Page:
The number of recorded macro invertebrate population was generally low in station A and D because of some ecological imbalance arising from interaction of some important factors governing the abundance and distribution of benthic macro invertebrate communities. Such factors include water, immediate substrates for occupation and food availability. This agrees with the work of Dance and Hynes (1980). According to Brinkhurst (1970) the bigger the size of water body the poorer the macro invertebrate’s richness. In addition, high human activities around the sampling stations which release waste into the river could also be the possible explanation. The presence of pollution tolerant macroinvertebrates such as Chiromonus larvae, Eristalis tennax, Tubifex tubifex and Macrobdella decora in stations B and C could be attributed to the effect of the abattoir waste discharged into River Benue. This agrees with the work of Reish (1973). The high Biochemical Oxygen Demand and low Dissolves Oxygen recorded in this present study may have favoured the presence of these pollution indicator species as also confirmed by Sharma et al., (2013). The adaptation of pollution tolerant organisms such as Chiromonus larvae includes the possession of haemoglobin which gives it the ability to withstand low Dissolved Oxygen induced mostly by organic pollutant. Hence their presence in water is an indication of the degree of change due to anthropogenic activities in the river.  Their high presence in stations B and C is a common feature of originally polluted water bodies as confirmed by Arimoro and Osawke (2006). The relatively high abundance of intolerant species Ephemera dentica, Baetis rhodani, Libellula sp in stations A and D and their low presence or complete absence in station A and D could be attributed to their low tolerance to polluted conditions.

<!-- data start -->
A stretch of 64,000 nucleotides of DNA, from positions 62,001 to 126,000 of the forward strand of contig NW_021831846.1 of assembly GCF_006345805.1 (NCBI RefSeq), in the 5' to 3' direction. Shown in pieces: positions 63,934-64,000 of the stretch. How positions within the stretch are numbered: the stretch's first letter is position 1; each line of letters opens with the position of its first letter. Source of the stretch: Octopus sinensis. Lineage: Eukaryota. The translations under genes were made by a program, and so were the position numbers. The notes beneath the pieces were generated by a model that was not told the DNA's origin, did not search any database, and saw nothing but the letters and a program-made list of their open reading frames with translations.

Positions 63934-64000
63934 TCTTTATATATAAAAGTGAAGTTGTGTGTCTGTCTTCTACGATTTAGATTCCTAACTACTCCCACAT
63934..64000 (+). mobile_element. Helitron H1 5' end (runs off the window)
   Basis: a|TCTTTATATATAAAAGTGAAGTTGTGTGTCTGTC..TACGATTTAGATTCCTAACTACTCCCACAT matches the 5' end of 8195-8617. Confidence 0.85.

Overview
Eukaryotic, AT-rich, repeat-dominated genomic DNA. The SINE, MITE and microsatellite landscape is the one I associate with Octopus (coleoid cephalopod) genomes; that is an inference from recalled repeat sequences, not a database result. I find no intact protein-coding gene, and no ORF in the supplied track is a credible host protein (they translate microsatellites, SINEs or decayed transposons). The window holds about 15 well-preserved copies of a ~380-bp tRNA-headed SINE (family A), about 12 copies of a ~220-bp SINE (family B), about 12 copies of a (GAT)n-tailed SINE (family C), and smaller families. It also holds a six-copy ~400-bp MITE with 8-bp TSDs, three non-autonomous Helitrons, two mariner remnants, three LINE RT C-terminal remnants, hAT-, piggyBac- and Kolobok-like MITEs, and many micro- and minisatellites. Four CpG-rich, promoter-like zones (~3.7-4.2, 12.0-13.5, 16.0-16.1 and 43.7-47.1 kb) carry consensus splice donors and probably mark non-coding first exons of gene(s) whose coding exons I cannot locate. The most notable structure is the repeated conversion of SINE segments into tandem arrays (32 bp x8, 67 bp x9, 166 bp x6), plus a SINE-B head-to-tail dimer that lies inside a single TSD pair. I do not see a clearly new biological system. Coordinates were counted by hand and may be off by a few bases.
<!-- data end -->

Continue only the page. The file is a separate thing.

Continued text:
Station A and C showed no pollution since the curve for biomass lies above that for abundance. This is because the species were characterised by the competitive dominants in macro invertebrate communities which were k-selected or conservative species with the attributes of large body size and long-life span: they were rarely dominant numerically, but were dominant in terms of biomass. This agrees with the work of Warwick and Clarke (1994), Agard et al., (1993). In station B and C and the abundance curve lied above that for biomass with a wide margin indicating the place was polluted. This because the stations were characterised by communities that were smaller r-selected or opportunistic species with a short life-span like Chironomus larvae which were  usually numerically dominant but do not represent a large proportion of the community biomass hence when comparing their weight and number, their number was more than their weight. This agrees with the works of Agard et al., (1993).